A software craftsman builds her reputation through strong relationships with her clients and colleagues. Conceding to unspoken pressures and telling people what they want to hear is not a good way to build strong relationships with them. Tell them the truth. Let them know that you're starting to understand what they want and you're in the process of learning how to give it to them. If you reassure them, reassure them with your ability to learn, not by pretending to know something you don't. In this way, your reputation will be built upon your learning ability rather than what you already know.


The most obvious way to Expose Your Ignorance is to ask people questions. This is easier said than done, particularly when the person you're asking has assumed you understood what, in fact, you do not. Press on! Sure, you could protect your pride and take less direct routes to obtain the required knowledge, but remember that your road to journeyman will be reduced by taking the most direct route available. With practice and time, you will find that asking direct questions to the most knowledgeable people will become second-nature. While you are exposing your ingrained, you are also exposing them to your learning ability.


A not knowing stance


As a family therapist I was taught to throw off the notion that I had expert knowledge about other peoples' lives. To approach people with a "not knowing" stance. This is a hard pill to swallow, whether you're a newbie therapist or newbie programmer. Your instincts tell you to hide your ignorance, to feign expert knowledge, but this only stunts your growth and inhibits the work you are trying to accomplish. Taking this lesson with me from one career into another has served me well. I've actually grown attached to feeling ignorant on a daily basis, it lets me know I'm in the right place. I'm growing.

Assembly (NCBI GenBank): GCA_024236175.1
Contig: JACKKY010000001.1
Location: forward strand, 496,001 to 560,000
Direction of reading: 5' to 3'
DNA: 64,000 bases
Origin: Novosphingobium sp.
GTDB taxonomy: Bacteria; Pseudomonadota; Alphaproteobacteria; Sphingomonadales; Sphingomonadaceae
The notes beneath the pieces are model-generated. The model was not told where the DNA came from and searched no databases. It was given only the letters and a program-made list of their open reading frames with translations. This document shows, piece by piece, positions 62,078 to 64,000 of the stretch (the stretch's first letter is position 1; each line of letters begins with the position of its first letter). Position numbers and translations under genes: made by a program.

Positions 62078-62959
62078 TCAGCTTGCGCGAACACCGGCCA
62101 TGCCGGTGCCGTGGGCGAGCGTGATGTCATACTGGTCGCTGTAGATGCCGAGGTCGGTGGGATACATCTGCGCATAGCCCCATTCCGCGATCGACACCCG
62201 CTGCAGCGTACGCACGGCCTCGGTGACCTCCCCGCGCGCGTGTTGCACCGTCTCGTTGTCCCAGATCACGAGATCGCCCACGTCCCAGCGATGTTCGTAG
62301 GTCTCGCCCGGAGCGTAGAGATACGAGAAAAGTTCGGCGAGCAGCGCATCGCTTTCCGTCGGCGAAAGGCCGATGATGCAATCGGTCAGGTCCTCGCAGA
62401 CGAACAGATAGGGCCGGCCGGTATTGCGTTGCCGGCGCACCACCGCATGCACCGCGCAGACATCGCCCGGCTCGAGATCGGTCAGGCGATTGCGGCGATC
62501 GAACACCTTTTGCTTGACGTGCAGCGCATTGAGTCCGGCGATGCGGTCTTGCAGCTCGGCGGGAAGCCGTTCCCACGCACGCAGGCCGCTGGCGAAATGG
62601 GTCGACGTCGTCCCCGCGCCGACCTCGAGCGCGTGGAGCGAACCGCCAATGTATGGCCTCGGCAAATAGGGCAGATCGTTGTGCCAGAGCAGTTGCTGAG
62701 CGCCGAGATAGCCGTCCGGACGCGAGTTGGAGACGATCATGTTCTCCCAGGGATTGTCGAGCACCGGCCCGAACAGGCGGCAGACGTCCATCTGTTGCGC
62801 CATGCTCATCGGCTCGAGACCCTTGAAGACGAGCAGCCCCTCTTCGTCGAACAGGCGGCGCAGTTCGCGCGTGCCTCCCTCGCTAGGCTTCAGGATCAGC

Get used to this learning process, this is craftsmanship. There are those who are uncomfortable with this process. Rather than becoming craftsmen, these people become experts, people who achieve expertise on one platform or in one domain and stick with it. Because of her narrow focus, an expert can deliver functionality into a specific context better than anyone. It is certainly important and inevitable for our industry to have experts, but that is not the goal of the apprentice.

Expertise is a byproduct of The Long Road, not the destination. Over the course of her journey, a craftsman will work with countless technologies and domains. If through necessity or interest, she Digs Deep and develops expertise in one or more of them, so much the better. This is to be expected, just as the woman training for a marathon develops stronger leg muscles. She's not training to have strong legs, she's training to run. Like the motivated developer who after working on a Python project for two years achieves a deep knowledge of Python, the marathon runner's strong leg muscles are a means, not an end.


The critical distinction between a craftsman and an expert is what happens after a sufficient level of expertise has been achieved. The expert will do everything she can to remain wedded to a single context, narrowing the scope of her learning, her practice, and her projects. (She can make a good money by doing this.) The craftsman has the courage and humility to set aside her expertise and pick up an unfamiliar technology or learn a new domain as she continues to Wear The White Belt.

Craftsmen could be considered experts at learning, identifying an area of ignorance and working to reduce it. Like bare patches in a garden, ignorance can be reduced by cultivating your seeds of knowledge. Water your seeds through experimentation, practice, and reading. You can choose to hide these bare patches from the light, embarrassed by their size, covering them with traps to keep your pride intact. Or you can choose to expose them, being honest with yourself and the people who are depending on you, and asking for help.

By the end of your apprenticeship, you will have in-depth knowledge into a few threads of technology. With these threads you will possess the ability to weave together robust software applications on a small number of platforms and domains. The master craftsman has the ability to weave a tapestry out of myriad threads. No doubt she will have her favorite threads, and her favorite combinations, but the number of threads will be high, allowing the master craftsman to adapt into a wide range of technological environments. This is where The Long Road will take you. By exposing and then Confronting Your Ignorance, you will spin the missing threads much more quickly than by faking it in order to appear competent.

........Anand